<booleanAttribute key="org.eclipse.jdt.launching.DEFAULT_CLASSPATH" value="false"/>
<stringAttribute key="org.eclipse.jdt.launching.MAIN_TYPE" value="org.apache.catalina.startup.Bootstrap"/>
<stringAttribute key="org.eclipse.jdt.launching.PROGRAM_ARGUMENTS" value="start"/>
<stringAttribute key="org.eclipse.jdt.launching.PROJECT_ATTR" value="apache-tomcat-5.5.23"/>
<stringAttribute key="org.eclipse.jdt.launching.VM_ARGUMENTS" value="-Xmx1024m"/>
<stringAttribute key="org.eclipse.jdt.launching.WORKING_DIRECTORY" value="${workspace_loc:apache-tomcat-5.5.23/apache-tomcat-5.5.23/bin}"/>
</launchConfiguration>


Thanks.
 
Robin Sharma
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Ahh, figured this out. The following system properties need to be set, so that the "logging.properties" file can be picked up.

Assuming that the tomcat is located under an Eclipse project, add the following under the "Arguments" tab of its launch configuration:

-Dcatalina.base="${project_loc}\<apache-tomcat-5.5.23_loc>"
-Dcatalina.home="${project_loc}\<apache-tomcat-5.5.23_loc>"
-Djava.util.logging.config.file="${project_loc}\<apache-tomcat-5.5.23_loc>\conf\logging.properties"
-Djava.util.logging.manager=org.apache.juli.ClassLoaderLogManager

Cheers!
 
Greenhorn
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I'm working on a project with Flex and Spring project and I need to change the level of logging on tomcat to INFO (instead of DEBUG... which is showing up in the Console). The solution posted here worked for my computer running in Windows but one of the developers is trying to run in Mac OS X and Tomcat keeps ignoring the logging.properties. This is happening on Tomcat 6.0.32 when started from Eclipse. I even tried simply changing Tomcat to use log4j, and the console logging output is still showing at DEBUG level, event though we are telling it not to. We've attempted to move the logging.properties to the workspace as well to see if it gets imported into the classpath and not ignored... still not successful.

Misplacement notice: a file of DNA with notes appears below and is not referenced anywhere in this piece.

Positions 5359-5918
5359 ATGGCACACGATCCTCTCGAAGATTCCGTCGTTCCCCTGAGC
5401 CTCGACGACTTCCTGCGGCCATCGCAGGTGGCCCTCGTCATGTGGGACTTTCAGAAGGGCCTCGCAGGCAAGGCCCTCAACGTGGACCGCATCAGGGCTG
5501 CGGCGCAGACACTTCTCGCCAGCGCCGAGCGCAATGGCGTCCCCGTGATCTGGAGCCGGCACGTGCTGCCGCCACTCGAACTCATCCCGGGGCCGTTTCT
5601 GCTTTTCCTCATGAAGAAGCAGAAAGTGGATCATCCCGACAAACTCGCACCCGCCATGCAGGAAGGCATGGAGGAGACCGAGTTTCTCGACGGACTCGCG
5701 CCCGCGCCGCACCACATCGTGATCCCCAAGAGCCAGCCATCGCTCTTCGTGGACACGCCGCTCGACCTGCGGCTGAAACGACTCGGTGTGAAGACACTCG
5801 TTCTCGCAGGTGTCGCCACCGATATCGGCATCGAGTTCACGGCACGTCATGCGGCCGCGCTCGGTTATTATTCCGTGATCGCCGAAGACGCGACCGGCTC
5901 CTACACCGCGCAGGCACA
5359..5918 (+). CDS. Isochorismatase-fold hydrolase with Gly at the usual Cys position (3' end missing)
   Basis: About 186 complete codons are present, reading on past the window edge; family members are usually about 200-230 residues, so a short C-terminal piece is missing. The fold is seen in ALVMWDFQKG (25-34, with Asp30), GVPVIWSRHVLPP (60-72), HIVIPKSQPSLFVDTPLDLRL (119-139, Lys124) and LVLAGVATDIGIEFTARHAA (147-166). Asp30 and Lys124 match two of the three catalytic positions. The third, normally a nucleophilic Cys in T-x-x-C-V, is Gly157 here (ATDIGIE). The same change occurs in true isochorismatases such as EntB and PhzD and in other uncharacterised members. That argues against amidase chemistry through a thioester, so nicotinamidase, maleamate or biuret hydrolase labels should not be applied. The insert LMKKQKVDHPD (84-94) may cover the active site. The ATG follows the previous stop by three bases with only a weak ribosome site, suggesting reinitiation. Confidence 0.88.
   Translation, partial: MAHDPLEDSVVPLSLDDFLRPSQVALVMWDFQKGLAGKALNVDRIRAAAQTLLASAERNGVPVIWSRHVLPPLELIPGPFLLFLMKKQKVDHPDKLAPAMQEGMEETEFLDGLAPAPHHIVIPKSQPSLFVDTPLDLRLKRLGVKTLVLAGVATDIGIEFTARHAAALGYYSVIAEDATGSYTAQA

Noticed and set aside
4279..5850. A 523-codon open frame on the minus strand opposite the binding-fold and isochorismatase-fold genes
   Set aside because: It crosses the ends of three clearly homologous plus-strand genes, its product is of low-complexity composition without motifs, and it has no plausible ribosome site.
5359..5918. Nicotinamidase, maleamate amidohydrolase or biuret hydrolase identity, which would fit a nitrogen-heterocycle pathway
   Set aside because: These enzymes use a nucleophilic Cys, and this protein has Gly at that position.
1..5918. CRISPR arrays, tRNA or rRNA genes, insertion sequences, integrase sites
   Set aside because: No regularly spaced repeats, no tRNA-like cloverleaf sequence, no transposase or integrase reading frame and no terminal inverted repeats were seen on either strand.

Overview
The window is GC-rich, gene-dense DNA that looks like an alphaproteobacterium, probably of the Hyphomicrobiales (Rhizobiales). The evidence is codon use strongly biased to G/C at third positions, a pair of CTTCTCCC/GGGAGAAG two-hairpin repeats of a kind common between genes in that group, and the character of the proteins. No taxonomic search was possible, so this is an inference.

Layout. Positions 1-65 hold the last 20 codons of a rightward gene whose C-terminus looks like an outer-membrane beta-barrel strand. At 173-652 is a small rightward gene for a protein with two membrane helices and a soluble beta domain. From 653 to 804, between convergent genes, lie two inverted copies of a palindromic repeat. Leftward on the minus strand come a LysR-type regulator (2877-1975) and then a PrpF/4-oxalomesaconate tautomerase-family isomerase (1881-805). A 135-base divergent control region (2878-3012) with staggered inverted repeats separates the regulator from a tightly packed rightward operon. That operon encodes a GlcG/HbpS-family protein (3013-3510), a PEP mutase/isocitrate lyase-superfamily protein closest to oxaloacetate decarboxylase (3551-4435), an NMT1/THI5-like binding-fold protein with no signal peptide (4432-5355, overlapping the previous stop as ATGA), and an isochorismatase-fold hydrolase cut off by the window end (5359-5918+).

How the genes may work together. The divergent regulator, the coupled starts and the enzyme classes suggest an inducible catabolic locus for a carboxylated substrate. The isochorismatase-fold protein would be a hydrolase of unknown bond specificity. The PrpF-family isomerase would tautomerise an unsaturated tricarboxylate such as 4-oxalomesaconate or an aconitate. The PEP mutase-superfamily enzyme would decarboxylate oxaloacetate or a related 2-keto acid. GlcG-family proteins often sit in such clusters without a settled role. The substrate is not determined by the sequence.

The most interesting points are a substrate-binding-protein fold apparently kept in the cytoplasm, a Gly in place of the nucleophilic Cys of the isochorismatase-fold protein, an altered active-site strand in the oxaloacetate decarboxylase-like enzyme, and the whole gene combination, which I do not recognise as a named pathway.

This is becoming an issue since the reason we are changing the logging level is due to a bug in the Spring-BlazeDS Integration project. Since we can't change the logging level, our code keeps crashing.

Any support on this would be appreciated. The symptoms are the same as the ones here.

Thanks,

Gian
 
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Actually, I handle this situation differently. My webapps maintain a persistence layer separate from the business and UI layers, and all the JPA code is within the persistence layer. Thus, when the business layer call the persistence layer, it employs an abstract (non-JPA) method, such as "getARecord()".

inside the persistence layer's getARecord() method definition, I convert the generic request into a JPA realization of that request. Typically, something like this:



This keeps the exception outside of the Tomcat logs, and only displays it in the app logs if I have my log level set for debugging. The application code doesn't have to worry about the (unchecked) JPA-specific exception; it just tests for a null record returned.

One could alternatively check to see if the record exists BEFORE attempting to fetch it, but if that's the exceptional case, the overhead isn't worth it.
 
It is sorta covered in the JavaRanch Style Guide.